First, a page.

Title:
Storage control device, storage device, and control method for controlling storage control device
United States Patent 9043541
Abstract:
A storage control device is disclosed including a write block and a read block. The write block establishes a high-speed access data count. If a plurality of data are to be written to high- and low-speed access storage blocks, the write block writes as many data as the high-speed access data count from among the plurality of data to the high-speed access storage block as high-speed access data while writing the remaining data to the low-speed access storage block as low-speed access data. If the plurality of data written to the low- and high-speed access storage blocks are to be read, the read block issues a request to the high-speed access storage block to read the high-speed access data and a request to the low-speed access storage block to start reading the low-speed access data after the high-speed access data have been read.


Inventors:
Okubo, Hideaki (Saitama, JP)
Tsutsui, Keiichi (Kanagawa, JP)
Nakanishi, Kenichi (Tokyo, JP)
Adachi, Naohiro (Kanagawa, JP)
Application Number:
13/713353
Publication Date:
05/26/2015
Filing Date:
12/13/2012
Assignee:
Sony Corporation (Tokyo, JP)
Primary Class:
Other Classes:
711/103, 711/154, 711/E12.008, 711/E12.019
International Classes:
G06F3/06; G06F12/00; G06F12/02; G11C16/10
View Patent Images:
Foreign References:
JP2009205335A2009-09-10STORAGE SYSTEM USING TWO KINDS OF MEMORY DEVICES FOR CACHE AND METHOD FOR CONTROLLING THE STORAGE SYSTEM
Primary Examiner:
Bradley, Matthew
Assistant Examiner:
Bernard, Daniel
Attorney, Agent or Firm:
Fishman Stewart Yamaguchi PLLC
Claims:
What is claimed is:

1. A storage control device comprising: a write block configured such that given a low-speed access storage block having an access time longer than that of a high-speed access storage block, said access time being from a time when a request to read data is issued to a time when said data is read, said write block establishes as a high-speed access data count a quantity of data readable by said high-speed access storage block within a time period corresponding to the access time of said low-speed access storage block, said write block writing, if a plurality of data are to be written to said high-speed access storage block and said low-speed access storage block, said high-speed access data count of said plurality of data to said high-speed access storage block as high-speed access data while writing remaining data of said plurality of data to said low-speed access storage block as low-speed access data, and a read block configured such that if said plurality of data written to said low-speed access storage block and said high-speed access storage blocks are to be read therefrom, said read block issues a high-speed read request to said high-speed access storage block to read said high-speed access data and a low-speed read request to said low-speed access storage block to start reading said low-speed access data after said high-speed access data have been read out.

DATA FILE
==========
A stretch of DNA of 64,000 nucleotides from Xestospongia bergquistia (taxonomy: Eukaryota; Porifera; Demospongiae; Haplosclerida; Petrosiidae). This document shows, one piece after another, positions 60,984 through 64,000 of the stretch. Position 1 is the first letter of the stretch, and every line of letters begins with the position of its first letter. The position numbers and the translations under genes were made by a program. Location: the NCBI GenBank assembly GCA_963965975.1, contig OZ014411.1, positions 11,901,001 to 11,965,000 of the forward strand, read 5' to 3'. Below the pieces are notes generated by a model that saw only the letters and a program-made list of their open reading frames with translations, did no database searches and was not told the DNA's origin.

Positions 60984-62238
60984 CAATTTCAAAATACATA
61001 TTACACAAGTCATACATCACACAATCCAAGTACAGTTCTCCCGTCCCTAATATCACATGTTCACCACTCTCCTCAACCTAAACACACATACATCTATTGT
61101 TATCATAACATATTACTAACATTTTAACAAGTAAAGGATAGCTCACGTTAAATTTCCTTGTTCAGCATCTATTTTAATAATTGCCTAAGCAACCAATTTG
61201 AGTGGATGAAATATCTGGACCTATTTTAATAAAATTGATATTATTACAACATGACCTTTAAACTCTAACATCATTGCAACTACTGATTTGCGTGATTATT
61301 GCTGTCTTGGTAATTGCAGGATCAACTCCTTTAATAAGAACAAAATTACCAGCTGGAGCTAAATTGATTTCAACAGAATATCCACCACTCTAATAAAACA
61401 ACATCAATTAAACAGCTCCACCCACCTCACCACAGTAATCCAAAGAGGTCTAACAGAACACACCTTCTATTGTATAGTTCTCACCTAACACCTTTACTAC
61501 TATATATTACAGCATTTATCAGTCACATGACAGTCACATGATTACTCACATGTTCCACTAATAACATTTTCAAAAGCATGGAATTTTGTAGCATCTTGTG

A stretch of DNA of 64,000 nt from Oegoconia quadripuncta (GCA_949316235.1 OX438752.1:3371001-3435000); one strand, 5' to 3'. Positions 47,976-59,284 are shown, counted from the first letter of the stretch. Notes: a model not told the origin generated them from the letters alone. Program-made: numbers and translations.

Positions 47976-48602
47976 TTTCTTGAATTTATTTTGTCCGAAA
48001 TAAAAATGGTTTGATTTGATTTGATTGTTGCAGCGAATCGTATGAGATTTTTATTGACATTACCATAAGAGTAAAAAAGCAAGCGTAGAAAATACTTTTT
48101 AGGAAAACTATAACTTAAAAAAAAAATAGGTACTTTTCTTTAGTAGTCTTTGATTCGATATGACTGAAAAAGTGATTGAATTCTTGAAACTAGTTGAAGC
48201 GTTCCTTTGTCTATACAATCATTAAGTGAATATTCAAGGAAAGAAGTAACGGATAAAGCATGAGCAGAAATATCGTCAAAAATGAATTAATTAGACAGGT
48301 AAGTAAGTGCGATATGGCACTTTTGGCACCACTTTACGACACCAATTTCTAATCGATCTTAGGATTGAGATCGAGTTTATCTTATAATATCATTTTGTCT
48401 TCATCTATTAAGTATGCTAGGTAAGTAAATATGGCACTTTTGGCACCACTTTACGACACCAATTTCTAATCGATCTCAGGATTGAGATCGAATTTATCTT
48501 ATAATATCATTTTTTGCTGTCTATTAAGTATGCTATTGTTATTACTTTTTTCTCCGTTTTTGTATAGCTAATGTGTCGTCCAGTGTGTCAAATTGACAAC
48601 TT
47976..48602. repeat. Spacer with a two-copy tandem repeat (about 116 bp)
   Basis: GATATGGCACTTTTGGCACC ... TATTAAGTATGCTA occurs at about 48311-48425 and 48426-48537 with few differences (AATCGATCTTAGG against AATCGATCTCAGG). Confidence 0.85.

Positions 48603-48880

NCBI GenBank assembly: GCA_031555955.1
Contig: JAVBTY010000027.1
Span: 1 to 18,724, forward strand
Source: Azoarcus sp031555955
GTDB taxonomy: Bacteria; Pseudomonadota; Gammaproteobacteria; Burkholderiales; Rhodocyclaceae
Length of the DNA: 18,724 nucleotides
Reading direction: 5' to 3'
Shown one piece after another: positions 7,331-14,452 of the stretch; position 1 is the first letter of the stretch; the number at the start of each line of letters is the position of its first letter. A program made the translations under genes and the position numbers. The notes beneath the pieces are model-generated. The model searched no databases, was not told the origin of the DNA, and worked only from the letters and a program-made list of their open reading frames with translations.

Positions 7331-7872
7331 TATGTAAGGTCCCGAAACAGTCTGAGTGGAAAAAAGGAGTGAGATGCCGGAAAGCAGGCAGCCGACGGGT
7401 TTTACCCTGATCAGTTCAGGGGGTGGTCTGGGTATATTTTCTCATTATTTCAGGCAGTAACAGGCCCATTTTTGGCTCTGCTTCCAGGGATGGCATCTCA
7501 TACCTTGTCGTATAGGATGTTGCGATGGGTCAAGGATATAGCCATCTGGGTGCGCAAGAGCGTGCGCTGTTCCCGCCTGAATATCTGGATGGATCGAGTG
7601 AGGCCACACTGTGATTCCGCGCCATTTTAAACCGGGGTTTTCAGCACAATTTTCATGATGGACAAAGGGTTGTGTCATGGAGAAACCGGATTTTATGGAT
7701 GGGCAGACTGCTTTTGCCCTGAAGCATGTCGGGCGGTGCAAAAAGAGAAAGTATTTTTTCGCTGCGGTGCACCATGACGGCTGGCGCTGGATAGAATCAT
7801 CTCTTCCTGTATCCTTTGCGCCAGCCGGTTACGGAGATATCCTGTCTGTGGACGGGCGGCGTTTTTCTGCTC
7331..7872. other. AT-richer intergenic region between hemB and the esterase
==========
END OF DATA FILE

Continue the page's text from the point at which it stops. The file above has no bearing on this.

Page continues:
2. The storage control device according to claim 1, wherein said read block issues simultaneously the high-speed read request to said high-speed access storage block to read said high-speed access data and the low-speed read request to said low-speed access storage block to read said low-speed access data.

3. The storage control device according to claim 1, further comprising a management information storage block configured to store management information for acquiring a low-speed access start address at which said low-speed access data have been written, from a high-speed access address at which said high-speed access data have been written; wherein, if said high-speed access data are to be read from said high-speed access address, said read block issues a request to said high-speed access storage block to read said high-speed access data, said read block acquiring said low-speed access start address based on said management information, said read block further issuing a low-speed read request to said low-speed access storage block to read said low-speed access data from said low-speed access start address.

4. The storage control device according to claim 3, wherein said management information storage block stores as said management information a relative positional relationship between each of the high-speed access address and said low-speed access start address; wherein, upon reading said high-speed access data from said high-speed access address, said read block acquires said low-speed access start address from said high-speed access address and from said management information corresponding to said high-speed access address.

5. The storage control device according to claim 1, wherein, if said high-speed access data count is designated with an instruction to write said quantity of data, said write block writes said quantity of data upon establishing the designated high-speed access data count.